Oh, I was smitten by David Wenhem. Not only is he very handsome, but his portrayal of being wounded to the core by his cruel father was really moving. My couple of objections to him on seeing the movie the first time was that 1) he didn't look like how I imagined Faramir would look, and 2) I had a vague memory that in the book he was a more resolute character. Neither of those things are in Wenhem's control. I'm really glad I didn't re-read the books immediately before seeing the movies.
I LOVE Peter Jackson's LotR. Though there are lots and lots of things I would have done differently, I think the movies are epic and authoritative. Though it would have been fun to see Tom Bombadil, I was never bothered that he wasn't included. They're right, his is one story that wasn't strictly necessary to include in the Ring's story.
I think movie-Arwen is Fran Walsh's idea, and it's brilliant. The books sorely needed more significant, active women, besides Eowen all by herself. Movie-Arwen wasn't just this beautiful, ethereal elvish prop for Aragorn's story. she was much more interesting. And making her an amalgamation of her brothers was perfect. The movie didn't need more guys who'd show up for a few minutes, never to be seen again. People who'd never read the books, or who'd read them once years ago, would get them mixed up, "Wait, there's more of these guys, am I supposed to keep track of them?" Liv Tyler is very beautiful and looked the part. She's just kind of a weak actor.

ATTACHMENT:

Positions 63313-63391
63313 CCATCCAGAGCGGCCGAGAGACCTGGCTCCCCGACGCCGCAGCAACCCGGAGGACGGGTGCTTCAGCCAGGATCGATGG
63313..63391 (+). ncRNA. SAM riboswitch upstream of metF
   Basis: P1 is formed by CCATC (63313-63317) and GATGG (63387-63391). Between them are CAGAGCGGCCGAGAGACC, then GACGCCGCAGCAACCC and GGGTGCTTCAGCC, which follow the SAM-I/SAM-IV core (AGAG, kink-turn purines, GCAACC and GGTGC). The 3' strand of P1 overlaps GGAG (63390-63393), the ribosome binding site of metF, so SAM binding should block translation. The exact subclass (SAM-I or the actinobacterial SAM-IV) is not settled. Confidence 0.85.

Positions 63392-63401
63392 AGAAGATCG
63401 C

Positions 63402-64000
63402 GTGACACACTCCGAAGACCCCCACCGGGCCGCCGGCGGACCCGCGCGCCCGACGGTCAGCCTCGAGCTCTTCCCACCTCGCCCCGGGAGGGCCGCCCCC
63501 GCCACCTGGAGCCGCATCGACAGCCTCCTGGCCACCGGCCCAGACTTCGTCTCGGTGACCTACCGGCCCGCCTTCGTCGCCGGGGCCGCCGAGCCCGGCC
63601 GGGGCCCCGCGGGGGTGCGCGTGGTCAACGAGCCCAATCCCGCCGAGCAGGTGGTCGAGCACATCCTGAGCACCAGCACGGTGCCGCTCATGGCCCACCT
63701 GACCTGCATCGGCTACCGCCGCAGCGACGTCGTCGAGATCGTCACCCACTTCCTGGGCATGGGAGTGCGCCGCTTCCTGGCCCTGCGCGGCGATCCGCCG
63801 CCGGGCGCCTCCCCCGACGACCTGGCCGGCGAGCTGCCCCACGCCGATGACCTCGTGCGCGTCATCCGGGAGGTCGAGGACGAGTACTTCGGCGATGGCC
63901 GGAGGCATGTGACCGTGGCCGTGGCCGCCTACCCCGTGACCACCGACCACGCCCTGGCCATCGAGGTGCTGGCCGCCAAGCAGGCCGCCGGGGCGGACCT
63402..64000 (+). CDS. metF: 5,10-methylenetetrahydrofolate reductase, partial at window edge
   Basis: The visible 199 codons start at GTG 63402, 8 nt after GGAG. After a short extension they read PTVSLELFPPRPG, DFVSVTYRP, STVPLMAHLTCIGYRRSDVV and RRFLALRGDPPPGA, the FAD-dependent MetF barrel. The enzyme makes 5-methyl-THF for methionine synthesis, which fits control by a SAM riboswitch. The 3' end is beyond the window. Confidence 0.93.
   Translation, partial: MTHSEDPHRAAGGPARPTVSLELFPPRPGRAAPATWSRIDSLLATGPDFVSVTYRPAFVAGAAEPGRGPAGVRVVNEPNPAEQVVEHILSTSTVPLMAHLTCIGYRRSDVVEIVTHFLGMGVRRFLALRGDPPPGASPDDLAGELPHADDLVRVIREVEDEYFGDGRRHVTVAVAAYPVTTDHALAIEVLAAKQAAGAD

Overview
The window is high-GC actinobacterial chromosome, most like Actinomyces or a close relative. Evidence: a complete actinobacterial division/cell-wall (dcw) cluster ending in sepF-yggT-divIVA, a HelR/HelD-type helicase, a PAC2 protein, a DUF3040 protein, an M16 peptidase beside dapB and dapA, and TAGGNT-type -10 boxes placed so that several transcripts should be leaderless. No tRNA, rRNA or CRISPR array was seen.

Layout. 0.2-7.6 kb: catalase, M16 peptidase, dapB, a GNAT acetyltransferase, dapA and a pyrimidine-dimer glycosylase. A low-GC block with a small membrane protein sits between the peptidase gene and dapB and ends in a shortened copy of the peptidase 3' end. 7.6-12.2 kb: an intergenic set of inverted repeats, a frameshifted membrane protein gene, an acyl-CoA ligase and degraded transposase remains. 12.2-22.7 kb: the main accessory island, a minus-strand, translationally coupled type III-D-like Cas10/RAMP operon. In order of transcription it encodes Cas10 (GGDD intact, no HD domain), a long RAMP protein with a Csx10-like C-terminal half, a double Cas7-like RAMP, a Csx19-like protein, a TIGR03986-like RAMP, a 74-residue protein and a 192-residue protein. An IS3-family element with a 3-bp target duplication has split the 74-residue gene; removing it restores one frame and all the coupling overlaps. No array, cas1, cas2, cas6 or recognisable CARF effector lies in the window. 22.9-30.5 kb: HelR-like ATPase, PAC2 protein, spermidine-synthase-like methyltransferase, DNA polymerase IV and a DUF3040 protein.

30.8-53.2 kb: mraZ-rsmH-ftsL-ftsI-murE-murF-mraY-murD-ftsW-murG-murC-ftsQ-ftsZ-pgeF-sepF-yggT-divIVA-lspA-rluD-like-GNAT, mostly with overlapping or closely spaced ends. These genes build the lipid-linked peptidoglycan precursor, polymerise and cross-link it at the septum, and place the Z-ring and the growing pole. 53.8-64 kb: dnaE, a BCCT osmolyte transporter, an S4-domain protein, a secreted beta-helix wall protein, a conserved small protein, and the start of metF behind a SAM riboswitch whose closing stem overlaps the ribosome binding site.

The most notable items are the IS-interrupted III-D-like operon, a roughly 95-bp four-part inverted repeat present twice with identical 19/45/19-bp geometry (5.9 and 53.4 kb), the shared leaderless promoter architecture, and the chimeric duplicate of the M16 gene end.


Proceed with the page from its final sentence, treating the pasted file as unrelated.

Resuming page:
I imagine that's why this Itaril character was created for the Hobbit movie. She fills out the female dimension, something that many girls agree is sorely missing the first time they read Tolkien's books.
I can't go on about these movies and have these conversations about the itty-bitty detailed comparison to the books, anywhere else in real life.
Edited to add another criticism of the movie, because I can't really do this elsewhere, I think the good-by scene at the end of RotK is probably baffling to people who haven't read the books. I think the music swells waay too much, they focus on Elija Wood's huge eyes uncomfortably too long, the whole thing is just over-wrought. However, I know they were trying to portray the epic, aching, bittersweet feeling that pervaded that goodby in the book, and I appreciate it. I cried when I finished reading the book; it felt like the world had ended. It was a tragic loss for the whole world that the Elves were leaving never to come back, that Aragorn and that world of Men was fading into the past.
So I know that's what they were trying to portray, and maybe it's impossible to translate that onto film.
Edited by journeymom - 7/18/12 at 9:22am